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mac_gyver

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  1. what result or symptom are you getting that leads you to believe that? btw - the short opening php tags <? my not be enabled on your server. you should ALWAYS use full opening <?php tags. You can also use a combined opening/echo tag <?=
  2. this logic should NOT be combined in one statement. here's why. this code is trying to process a form submission. the visitor who was presented with the form and submitted it expects the form processing code to run or to be told exactly why it didn't. these session variables are inputs to the process and must be validated, along with validating the form data, before actually using the form data. each condition that will prevent the form processing code from running should result in a unique and helpful error message being setup and displayed telling the visitor why the submitted form was not processed. for those things that the visitor has control over, he can correct, then go through the process of submitting the form again. if the process is in a state where no further forms of the type that was submitted can be processed, the error message should indicate this. your form processing code should - detect if a post method form has been submitted. if there is more than one type of form, detect which form was submitted. trim all the form data, so that you can detect if all white-space characters where entered. validate all the input data, setting error messages in an array, using an array index indicating the input the error corresponds to. you would display the contents of the errors array at the appropriate point in the html document. if there are no errors (the array holding the error messages is empty), use the submitted form data. btw - once a form has been submitted, except for unchecked check boxes and radio buttons, all form inputs will be set. there's no good reason to have isset() tests for these type of inputs as this will just hide programming mistakes.
  3. the OP solved this on another forum.
  4. the associative index for the COUNT(*) expression is actually something like $row['COUNT(*)']. to simplify this, add an alias name for the COUNT(*) expression in the query and use that alias name for the associative index. next, both of the query examples you have shown will/probably match at most one row. why you are using a loop to fetch the data. just fetch the single row without the loop.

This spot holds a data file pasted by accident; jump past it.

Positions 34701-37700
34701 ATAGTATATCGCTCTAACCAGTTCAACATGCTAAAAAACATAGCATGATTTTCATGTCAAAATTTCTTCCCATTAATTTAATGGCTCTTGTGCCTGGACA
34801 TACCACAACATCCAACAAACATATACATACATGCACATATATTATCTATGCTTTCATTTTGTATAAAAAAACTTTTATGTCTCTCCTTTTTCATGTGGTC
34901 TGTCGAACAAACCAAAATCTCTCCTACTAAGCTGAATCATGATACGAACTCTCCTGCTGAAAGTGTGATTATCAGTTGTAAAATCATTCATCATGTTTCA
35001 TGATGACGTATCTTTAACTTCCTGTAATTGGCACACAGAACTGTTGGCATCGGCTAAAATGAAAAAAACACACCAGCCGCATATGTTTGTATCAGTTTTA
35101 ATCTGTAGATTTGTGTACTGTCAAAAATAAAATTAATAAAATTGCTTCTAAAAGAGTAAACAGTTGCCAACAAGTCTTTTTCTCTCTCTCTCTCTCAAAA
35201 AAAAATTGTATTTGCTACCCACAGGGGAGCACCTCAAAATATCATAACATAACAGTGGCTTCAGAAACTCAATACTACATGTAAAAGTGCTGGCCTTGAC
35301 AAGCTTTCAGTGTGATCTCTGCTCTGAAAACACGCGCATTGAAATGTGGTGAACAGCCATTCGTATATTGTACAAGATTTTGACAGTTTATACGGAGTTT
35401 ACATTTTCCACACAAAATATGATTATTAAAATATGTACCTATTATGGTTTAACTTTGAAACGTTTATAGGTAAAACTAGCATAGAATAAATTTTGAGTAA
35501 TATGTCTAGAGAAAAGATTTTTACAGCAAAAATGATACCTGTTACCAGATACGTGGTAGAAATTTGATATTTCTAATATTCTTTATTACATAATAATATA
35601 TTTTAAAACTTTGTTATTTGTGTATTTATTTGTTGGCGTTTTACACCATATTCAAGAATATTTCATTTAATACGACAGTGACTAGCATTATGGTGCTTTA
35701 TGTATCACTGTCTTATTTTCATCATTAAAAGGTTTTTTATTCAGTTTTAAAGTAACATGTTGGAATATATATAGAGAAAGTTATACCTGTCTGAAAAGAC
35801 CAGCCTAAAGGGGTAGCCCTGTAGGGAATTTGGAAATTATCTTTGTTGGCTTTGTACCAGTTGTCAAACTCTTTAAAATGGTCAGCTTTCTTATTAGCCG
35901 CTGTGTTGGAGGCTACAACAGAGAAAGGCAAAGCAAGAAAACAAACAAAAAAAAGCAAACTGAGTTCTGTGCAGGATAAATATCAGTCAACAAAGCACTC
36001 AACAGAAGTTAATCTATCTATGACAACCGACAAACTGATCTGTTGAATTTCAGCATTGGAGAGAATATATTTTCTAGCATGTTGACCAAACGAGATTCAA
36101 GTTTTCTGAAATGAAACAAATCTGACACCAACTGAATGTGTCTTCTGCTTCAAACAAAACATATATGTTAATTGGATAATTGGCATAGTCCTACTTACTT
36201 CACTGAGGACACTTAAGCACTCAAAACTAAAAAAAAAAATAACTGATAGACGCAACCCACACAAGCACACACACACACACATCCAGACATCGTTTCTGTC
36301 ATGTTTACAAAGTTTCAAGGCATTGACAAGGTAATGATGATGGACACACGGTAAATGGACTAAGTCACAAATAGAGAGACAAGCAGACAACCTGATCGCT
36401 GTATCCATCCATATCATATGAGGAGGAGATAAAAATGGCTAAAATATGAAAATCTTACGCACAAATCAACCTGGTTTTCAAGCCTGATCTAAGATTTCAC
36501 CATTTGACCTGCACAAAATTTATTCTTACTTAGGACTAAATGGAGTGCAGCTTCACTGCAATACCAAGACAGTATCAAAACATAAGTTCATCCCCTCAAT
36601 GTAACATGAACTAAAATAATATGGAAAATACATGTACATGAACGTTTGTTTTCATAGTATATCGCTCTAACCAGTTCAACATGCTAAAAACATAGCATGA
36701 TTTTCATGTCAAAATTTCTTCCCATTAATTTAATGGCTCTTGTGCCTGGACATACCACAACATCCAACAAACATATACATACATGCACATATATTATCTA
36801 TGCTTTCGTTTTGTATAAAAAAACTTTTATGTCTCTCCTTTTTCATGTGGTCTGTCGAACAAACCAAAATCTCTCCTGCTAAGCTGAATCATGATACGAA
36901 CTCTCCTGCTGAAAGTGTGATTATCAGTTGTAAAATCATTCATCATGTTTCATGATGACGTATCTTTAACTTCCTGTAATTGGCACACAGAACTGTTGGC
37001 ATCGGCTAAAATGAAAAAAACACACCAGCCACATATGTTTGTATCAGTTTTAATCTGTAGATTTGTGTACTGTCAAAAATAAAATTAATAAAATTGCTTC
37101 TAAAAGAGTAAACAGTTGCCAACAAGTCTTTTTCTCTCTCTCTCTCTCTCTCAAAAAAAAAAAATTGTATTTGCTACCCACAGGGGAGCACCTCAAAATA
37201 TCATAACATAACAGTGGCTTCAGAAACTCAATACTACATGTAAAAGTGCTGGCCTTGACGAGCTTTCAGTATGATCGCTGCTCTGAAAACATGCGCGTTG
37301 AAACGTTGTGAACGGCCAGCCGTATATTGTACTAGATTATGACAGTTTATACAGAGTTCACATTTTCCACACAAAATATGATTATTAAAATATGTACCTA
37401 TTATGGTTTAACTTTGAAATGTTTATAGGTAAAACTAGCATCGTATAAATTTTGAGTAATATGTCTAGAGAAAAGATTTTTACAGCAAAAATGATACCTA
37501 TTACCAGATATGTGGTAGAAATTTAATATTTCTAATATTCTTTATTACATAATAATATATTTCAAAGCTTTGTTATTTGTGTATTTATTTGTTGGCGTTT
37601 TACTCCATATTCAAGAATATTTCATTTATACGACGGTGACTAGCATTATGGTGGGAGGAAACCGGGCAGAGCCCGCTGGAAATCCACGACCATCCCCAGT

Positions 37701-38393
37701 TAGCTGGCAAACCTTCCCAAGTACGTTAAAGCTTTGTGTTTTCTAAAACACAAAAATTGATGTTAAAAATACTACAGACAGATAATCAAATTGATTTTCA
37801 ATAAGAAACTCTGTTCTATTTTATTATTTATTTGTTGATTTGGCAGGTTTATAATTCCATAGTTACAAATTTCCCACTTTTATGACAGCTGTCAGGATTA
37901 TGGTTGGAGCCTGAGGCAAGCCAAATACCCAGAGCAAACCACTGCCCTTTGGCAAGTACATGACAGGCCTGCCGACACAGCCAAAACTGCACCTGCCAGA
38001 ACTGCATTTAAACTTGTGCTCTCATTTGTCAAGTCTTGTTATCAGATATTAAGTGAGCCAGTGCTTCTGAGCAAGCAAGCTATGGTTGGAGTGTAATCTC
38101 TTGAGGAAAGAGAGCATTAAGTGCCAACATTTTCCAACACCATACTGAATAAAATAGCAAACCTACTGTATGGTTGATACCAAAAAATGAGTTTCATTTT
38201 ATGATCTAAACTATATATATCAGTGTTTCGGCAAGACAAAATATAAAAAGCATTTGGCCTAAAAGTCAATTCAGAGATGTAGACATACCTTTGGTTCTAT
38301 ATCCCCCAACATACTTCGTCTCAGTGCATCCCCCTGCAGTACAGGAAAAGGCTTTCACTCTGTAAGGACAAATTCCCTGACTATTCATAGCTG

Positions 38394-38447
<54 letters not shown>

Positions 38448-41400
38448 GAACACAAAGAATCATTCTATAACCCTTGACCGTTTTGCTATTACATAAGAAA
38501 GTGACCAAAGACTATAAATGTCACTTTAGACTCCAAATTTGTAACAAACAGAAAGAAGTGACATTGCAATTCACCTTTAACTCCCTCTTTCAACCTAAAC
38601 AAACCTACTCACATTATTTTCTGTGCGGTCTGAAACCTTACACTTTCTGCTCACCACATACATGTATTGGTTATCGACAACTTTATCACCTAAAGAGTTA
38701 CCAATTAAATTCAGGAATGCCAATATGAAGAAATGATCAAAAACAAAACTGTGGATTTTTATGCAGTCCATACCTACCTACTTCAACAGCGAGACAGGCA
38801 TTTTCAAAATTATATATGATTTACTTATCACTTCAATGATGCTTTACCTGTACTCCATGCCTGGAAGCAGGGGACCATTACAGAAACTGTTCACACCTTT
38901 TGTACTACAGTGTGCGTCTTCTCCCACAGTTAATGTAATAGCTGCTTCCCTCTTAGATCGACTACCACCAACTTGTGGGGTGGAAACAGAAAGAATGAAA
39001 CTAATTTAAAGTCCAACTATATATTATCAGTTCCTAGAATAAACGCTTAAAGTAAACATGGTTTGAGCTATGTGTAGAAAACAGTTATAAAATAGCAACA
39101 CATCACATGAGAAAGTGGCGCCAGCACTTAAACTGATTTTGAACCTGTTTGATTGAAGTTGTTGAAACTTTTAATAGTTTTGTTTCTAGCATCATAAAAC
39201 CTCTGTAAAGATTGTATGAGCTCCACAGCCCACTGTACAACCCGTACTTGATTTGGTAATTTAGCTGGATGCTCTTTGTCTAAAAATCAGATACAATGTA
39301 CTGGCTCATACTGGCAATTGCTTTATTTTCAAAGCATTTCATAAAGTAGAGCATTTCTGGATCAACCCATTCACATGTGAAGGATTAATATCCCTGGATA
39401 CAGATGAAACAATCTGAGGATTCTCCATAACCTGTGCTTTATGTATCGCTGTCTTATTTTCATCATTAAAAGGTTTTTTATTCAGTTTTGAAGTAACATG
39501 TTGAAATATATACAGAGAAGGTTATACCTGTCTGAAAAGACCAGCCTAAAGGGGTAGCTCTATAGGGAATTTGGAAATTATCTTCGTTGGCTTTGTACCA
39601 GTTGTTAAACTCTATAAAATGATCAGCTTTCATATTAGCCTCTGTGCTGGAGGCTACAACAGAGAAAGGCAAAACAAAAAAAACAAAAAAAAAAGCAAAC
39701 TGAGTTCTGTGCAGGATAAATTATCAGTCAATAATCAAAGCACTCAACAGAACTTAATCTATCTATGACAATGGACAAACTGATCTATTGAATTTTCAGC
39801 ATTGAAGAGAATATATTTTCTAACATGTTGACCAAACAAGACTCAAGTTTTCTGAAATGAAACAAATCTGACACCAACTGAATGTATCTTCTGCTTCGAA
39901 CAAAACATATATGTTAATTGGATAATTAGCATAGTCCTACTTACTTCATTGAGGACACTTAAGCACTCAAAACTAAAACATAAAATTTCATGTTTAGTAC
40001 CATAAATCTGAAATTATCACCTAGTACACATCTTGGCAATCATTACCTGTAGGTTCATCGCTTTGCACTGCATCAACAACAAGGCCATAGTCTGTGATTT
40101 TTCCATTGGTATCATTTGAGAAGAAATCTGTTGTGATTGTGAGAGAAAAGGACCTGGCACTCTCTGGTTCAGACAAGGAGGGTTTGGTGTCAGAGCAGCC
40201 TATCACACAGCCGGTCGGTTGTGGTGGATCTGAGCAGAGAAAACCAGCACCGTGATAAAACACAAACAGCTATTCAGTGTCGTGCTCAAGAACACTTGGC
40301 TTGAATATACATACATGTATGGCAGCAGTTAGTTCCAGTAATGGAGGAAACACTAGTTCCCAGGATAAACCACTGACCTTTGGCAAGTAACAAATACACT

5. what do you want the output to actually be? where do you want to show the totals and do you really want to repeat all the id/name/designation information?
  6. in addition, you need to always have error handling for database statements. if you had, you would know that the query is failing, with an error about a non-existent column of the same name as the session variable value. also, using a prepared query would have eliminated the problem, since you would not be trying to put data directly into the sql query statement.
  7. if you are asking about the value zero in the ['error'] element, that means the upload was successful, which you would know by making use of the php.net documentation on uploading files. your existing code should be testing for that value before using any of the uploaded file information and reporting back to the user that the upload failed for any of the other possible values. for the posted print_r() output, if the code 'isn't working', the problem is something else. do you have php's error related settings setup so that all php errors will get displayed or logged?
  8. data related to the user should use the user's id (auto-increment integer primary index from the 'user' table') to relate it back to the user it belongs to. this will result in the least amount of data storage, result in the fastest queries, and allow the user's information (name, username, ...) to be edited without breaking the relationship in the data. you would also store the user's id in the session variable, not the user's name/username, when the user logs in, as this will also support editing the user's information, in addition to supporting the current operation you are asking about. to get any of the other user's information, you would query for it on any page that needs it. tbl_rides needs a user_id column that you would store the $_SESSION['user_id'] value in. also, for the operation you are asking about, if the current visitor is not logged in, you would not display the form, nor run any of the form processing code.